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We have been living and working in the information society for decades, yet still we struggle to understand and keep up in the face of its constant flux and vast scope. In this unique interdisciplinary text, three scholars at the forefront of this dynamic field provide a clear conceptual framework and interpretation of the global information society. They explain the three pillars of the information society—technology, knowledge, and mobility—and the global information society as a whole, both as an interconnected web and a regionally distinct phenomenon. Offering a nuanced understanding of this complex subject, this book will enable students to navigate and thrive in the dynamic and evolving world of information and communication technology.
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Mark I. Wilson is professor in the School of Planning, Design and Construction at Michigan State University. Aharon Kellerman is professor emeritus in the Department of Geography at the University of Haifa and president of Zefat Academic College, Israel. Kenneth E. Corey is professor in the Department of Geography and in the Urban and Regional Planning Program at Michigan State University.Review:
This book offers a welcome call toward harnessing the power of the citizenry of the information society to help create better futures for locales around the world. (Matthew Zook, University of Kentucky)
Global knowledge production, consumption, and exchange—whether print, visual, or social media—are challenges facing individuals, societies, governments, and also members of interdisciplinary scholarly communities. This volume provides a detailed, engaging, and thoughtful discussion on the regional impacts of information and communication technologies and recent and prospective technological innovations. (Stanley D. Brunn, editor of Collapsing Space and Time: A Geography of Information and Communication)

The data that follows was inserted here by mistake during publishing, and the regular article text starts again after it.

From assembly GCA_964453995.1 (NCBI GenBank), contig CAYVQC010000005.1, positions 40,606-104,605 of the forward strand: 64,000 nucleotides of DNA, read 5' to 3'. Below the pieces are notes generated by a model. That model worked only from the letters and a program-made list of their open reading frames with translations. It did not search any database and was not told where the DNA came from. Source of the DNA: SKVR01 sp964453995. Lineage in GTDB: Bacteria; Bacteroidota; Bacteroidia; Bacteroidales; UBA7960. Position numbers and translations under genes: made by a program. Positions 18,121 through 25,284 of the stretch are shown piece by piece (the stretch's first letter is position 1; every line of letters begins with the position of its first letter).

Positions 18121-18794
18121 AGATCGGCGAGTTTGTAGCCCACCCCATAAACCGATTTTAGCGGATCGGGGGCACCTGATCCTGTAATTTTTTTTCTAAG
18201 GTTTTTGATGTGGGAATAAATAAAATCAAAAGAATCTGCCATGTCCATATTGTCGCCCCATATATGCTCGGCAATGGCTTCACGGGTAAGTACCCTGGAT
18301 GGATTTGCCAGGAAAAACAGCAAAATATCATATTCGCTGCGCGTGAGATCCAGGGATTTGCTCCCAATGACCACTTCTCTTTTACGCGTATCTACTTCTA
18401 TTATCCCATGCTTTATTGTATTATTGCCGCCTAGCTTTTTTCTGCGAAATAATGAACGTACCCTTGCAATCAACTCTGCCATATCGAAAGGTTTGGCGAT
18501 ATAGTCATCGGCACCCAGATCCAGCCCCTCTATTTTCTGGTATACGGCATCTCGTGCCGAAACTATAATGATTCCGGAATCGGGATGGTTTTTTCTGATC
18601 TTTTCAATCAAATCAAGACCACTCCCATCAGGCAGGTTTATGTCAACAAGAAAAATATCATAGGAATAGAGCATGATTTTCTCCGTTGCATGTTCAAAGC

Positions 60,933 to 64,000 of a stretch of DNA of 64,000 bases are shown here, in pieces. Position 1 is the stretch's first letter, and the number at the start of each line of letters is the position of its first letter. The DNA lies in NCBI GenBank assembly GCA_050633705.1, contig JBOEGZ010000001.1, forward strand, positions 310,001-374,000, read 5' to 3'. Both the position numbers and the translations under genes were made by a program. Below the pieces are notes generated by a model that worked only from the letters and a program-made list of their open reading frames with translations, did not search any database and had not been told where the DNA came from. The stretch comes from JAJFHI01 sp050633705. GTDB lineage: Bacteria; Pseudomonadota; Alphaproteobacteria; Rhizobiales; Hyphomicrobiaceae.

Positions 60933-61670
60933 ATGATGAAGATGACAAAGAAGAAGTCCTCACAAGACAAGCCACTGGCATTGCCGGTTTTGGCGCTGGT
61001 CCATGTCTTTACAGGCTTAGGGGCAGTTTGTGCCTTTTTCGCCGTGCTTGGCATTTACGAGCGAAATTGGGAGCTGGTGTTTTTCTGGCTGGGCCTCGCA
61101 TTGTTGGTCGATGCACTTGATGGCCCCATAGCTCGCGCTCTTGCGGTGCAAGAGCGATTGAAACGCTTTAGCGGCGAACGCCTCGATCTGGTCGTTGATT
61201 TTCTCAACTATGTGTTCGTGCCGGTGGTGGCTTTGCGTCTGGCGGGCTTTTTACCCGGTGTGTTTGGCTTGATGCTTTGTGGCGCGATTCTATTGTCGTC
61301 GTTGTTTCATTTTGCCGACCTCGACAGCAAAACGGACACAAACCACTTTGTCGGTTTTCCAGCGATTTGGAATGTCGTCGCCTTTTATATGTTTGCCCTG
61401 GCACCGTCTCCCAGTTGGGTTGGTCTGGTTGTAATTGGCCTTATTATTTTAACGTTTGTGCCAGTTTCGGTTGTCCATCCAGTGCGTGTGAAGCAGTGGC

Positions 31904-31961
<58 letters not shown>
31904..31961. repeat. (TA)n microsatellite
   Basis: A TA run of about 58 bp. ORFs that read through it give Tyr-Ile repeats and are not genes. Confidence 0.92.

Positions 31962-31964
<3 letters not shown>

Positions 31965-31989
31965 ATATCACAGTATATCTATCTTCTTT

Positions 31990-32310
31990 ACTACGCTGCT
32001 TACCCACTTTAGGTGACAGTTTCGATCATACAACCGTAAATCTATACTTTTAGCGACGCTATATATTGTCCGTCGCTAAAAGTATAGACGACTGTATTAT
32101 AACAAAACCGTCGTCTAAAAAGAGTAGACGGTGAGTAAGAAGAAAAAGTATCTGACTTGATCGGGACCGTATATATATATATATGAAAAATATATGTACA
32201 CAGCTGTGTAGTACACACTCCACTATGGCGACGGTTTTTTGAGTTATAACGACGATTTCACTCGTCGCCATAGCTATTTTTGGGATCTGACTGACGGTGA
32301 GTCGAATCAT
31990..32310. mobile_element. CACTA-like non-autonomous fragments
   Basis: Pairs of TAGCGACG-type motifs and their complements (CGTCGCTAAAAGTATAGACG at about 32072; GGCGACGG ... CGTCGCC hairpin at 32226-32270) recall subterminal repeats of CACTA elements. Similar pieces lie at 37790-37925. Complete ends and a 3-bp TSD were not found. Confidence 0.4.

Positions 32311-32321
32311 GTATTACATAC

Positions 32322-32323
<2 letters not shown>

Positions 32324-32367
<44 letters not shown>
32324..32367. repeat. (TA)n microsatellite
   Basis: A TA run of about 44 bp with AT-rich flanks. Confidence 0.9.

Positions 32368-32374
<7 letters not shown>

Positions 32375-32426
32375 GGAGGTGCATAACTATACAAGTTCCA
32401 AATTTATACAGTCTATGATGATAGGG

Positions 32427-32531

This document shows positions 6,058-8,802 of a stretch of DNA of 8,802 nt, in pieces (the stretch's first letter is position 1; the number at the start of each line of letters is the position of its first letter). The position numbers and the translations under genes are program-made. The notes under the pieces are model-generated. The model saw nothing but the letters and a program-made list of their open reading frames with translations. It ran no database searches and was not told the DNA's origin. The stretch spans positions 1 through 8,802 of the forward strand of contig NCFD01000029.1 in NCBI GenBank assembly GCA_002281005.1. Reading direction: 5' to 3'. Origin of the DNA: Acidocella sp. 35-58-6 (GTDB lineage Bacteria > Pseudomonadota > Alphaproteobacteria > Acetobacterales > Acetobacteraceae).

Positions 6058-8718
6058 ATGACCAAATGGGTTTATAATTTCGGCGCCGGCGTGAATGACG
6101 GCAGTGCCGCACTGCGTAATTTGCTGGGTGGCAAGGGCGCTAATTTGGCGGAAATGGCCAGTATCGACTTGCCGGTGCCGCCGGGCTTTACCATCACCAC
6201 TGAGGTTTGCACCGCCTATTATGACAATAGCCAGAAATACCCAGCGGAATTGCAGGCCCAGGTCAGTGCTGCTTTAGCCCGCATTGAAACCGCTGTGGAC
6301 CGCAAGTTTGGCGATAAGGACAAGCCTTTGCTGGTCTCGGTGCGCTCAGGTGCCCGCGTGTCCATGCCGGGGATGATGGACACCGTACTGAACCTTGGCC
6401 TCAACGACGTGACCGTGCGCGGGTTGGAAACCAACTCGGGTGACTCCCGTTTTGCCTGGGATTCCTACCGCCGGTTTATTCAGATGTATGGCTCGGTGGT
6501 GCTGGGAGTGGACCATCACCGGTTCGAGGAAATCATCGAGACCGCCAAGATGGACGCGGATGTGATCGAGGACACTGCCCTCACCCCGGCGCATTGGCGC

This book, part of the 'Human Geography in the Twenty-First Century' series, is aptly titled. The underlying focus is the impact of society's new and vast ability to access information and communicate rapidly worldwide. The first part of the book primarily provides observational aspects of an information society and attempts to define those observations. The chapters in part 2, 'Mapping the Global Information Society,' discuss different geographic areas. This section is very important since the likely readership will be from the US, and getting an international perspective on the impact of information can be enlightening. The third section builds on the previous chapters to show the importance of good policy and planning. Readers may find the makeup of the authors unique. Wilson and Corey (both, Michigan State) and Kellerman (emer., Univ. of Haifa, Israel) have combined expertise in the fields of geography and urban/regional planning and design; their writing reflects their wide range of experience in these areas. The emphasis of the book is not necessarily on technology itself, but on analyzing the policy and planning behind the rollout of technological innovations and their impact on different regions of the world and different population subsets. Summing Up: Recommended. Lower-division undergraduates through researchers/faculty; general readers. (CHOICE)